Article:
03:04am Sunday 22 October 2017

Scientists identify first genetic variant linked to biological ageing in humans

Scientists announced today (7 Feb) they have identified for the first time definitive variants associated with biological ageing in humans. The team analyzed more than 500,000 genetic variations across the entire human genome to identify the variants which are located near a gene called TERC.

The study in Nature Genetics published today by researchers from the University of Leicester and King’s College London, working with University of Groningen in the Netherlands, was funded by The Wellcome Trust and the British Heart Foundation.

British Heart Foundation Professor of Cardiology at the University of Leicester Professor Nilesh Samani, of the Department of Cardiovascular Sciences, who co-led the project explained that there are two forms of ageing – chronological ageing i.e. how old you are in years and biological ageing whereby the cells of some individuals are older (or younger) than suggested by their actual age.

He said: “There is accumulating evidence that the risk of age-associated diseases including heart disease and some types of cancers are more closely related to biological rather than chronological age.

“What we studied are structures called telomeres which are parts of one’s chromosomes. Individuals are born with telomeres of certain length and in many cells telomeres shorten as the cells divide and age. Telomere length is therefore considered a marker of biological ageing.

“In this study what we found was that those individuals carrying a particular genetic variant had shorter telomeres i.e. looked biologically older. Given the association of shorter telomeres with age-associated diseases, the finding raises the question whether individuals carrying the variant are at greater risk of developing such diseases”

Professor Tim Spector from King’s College London and director of the TwinsUK study, who co-led this project, added:

“The variants identified lies near a gene called TERC which is already known to play an important role in maintaining telomere length. What our study suggests is that some people are genetically programmed to age at a faster rate. The effect was quite considerable in those with the variant, equivalent to between 3-4 years of ‘biological ageing” as measured by telomere length loss. Alternatively genetically susceptible people may age even faster when exposed to proven ‘bad’ environments for telomeres like smoking, obesity or lack of exercise – and end up several years biologically older or succumbing to more age-related diseases. “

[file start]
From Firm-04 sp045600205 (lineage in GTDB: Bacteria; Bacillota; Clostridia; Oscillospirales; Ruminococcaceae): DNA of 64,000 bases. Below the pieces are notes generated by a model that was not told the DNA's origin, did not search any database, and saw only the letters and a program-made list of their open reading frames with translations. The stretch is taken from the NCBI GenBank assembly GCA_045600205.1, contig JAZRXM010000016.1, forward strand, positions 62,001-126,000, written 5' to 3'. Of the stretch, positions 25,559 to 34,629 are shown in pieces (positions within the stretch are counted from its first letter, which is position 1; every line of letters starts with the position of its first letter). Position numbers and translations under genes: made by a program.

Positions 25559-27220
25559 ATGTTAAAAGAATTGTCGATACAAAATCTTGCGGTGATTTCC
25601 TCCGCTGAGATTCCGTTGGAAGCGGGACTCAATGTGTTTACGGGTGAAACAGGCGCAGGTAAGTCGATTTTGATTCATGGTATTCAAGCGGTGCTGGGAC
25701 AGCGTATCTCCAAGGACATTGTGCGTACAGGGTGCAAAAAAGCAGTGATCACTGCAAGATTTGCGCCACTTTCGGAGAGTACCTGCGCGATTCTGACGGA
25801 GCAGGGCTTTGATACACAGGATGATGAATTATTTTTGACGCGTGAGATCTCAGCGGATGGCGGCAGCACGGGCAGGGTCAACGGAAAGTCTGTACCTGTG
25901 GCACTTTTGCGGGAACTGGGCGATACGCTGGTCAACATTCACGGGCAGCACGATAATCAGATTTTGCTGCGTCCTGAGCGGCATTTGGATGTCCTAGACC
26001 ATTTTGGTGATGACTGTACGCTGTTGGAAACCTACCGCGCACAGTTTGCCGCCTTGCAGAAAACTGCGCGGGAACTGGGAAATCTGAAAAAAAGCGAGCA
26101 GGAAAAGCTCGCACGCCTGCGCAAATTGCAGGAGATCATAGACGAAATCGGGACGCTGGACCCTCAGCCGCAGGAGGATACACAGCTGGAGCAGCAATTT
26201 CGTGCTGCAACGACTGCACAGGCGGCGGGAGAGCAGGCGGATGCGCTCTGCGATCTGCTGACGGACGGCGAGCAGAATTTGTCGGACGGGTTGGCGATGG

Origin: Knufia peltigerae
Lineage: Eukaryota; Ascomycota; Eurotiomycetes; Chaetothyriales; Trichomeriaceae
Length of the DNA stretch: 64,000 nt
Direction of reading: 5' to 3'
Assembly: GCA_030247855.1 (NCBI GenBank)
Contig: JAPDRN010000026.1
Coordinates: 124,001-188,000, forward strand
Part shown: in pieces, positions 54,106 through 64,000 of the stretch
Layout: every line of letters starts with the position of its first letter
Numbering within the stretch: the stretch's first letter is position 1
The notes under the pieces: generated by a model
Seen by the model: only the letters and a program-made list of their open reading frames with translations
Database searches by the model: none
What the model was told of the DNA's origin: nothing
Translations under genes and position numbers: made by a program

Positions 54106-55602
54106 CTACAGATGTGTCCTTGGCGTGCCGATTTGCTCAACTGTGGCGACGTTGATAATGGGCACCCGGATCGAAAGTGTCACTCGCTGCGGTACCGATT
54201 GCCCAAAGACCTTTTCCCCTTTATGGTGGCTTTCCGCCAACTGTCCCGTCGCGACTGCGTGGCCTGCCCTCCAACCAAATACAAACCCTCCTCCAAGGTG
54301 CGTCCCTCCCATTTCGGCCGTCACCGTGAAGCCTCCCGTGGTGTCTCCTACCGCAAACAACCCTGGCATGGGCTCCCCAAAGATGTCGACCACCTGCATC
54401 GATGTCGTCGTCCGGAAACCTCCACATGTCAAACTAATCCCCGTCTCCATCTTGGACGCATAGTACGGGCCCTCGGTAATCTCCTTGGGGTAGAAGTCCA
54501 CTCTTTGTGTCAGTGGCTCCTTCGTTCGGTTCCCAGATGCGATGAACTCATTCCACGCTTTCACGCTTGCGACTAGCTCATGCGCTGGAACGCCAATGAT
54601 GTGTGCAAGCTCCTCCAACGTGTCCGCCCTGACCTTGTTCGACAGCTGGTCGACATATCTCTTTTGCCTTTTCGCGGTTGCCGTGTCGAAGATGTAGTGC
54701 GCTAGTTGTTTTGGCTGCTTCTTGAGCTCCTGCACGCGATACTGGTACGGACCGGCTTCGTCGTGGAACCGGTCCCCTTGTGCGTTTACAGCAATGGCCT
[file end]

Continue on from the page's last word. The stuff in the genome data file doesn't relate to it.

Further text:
Note to Editors:

The paper, will be published online in Nature Genetics on 07 February 2010. To view the paper, please visit http://www.nature.com/naturegenetics/

Please cite the University of Leicester and King’s College London in all reports

Professor Samani is British Heart Foundation Professor of Cardiology at the University of Leicester and Consultant Cardiologist at the University Hospitals of Leicester NHS Trust based at Glenfield Hospital. Professor Spector is also NIHR NHS Senior Clinical Investigator at King’s College London and Guys & St Thomas’ Hospital Foundation Trust.

The Wellcome Trust is the largest charity in the UK. It funds innovative biomedical research, in the UK and internationally, spending over £600 million each year to support the brightest scientists with the best ideas. The Wellcome Trust supports public debate about biomedical research and its impact on health and wellbeing. http://www.wellcome.ac.uk

The British Heart Foundation (BHF) is the nation’s heart charity, dedicated to saving lives through pioneering research, patient care, campaigning for change and by providing vital information. But we urgently need help. We rely on donations of time and money to continue our life-saving work. Because together we can beat heart disease. For more information visit bhf.org.uk/pressoffice

Further information:

Professor Nilesh Samani, Department of Cardiovascular Sciences, University of Leicester Tel No. 0116 256 3021 njs@le.ac.uk

Professor Tim Spector, Department of Twin Research and Genetic Epidemiology, King’s College London, UK Tel: +44 (0) 20 7 188 6765, Email: victoria.vazquez@kcl.ac.uk or tim.spector@kcl.ac.uk

For details on TwinsUK- see www.twinsUk.ac.uk

Kate Moore, Public Relations Officer (Health Schools)

Public Relations Department | King’s College London

4.14 James Clerk Maxwell Building, Waterloo Campus, 57 Waterloo Road, London, SE1 8WA

Tel: + 44 (0)20 7848 4334


King’s College London

King’s College London is one of the top 25 universities in the world (Times Higher Education 2009) and the fourth oldest in England. A research-led university based in the heart of London, King’s has more than 21,000 students from nearly 140 countries, and more than 5,700 employees. King’s is in the second phase of a £1 billion redevelopment programme which is transforming its estate.

King’s has an outstanding reputation for providing world-class teaching and cutting-edge research. In the 2008 Research Assessment Exercise for British universities, 23 departments were ranked in the top quartile of British universities; over half of our academic staff work in departments that are in the top 10 per cent in the UK in their field and can thus be classed as world leading. The College is in the top seven UK universities for research earnings and has an overall annual income of nearly £450 million.

Share on:

MORE FROM Genetics and Birth Defects

Health news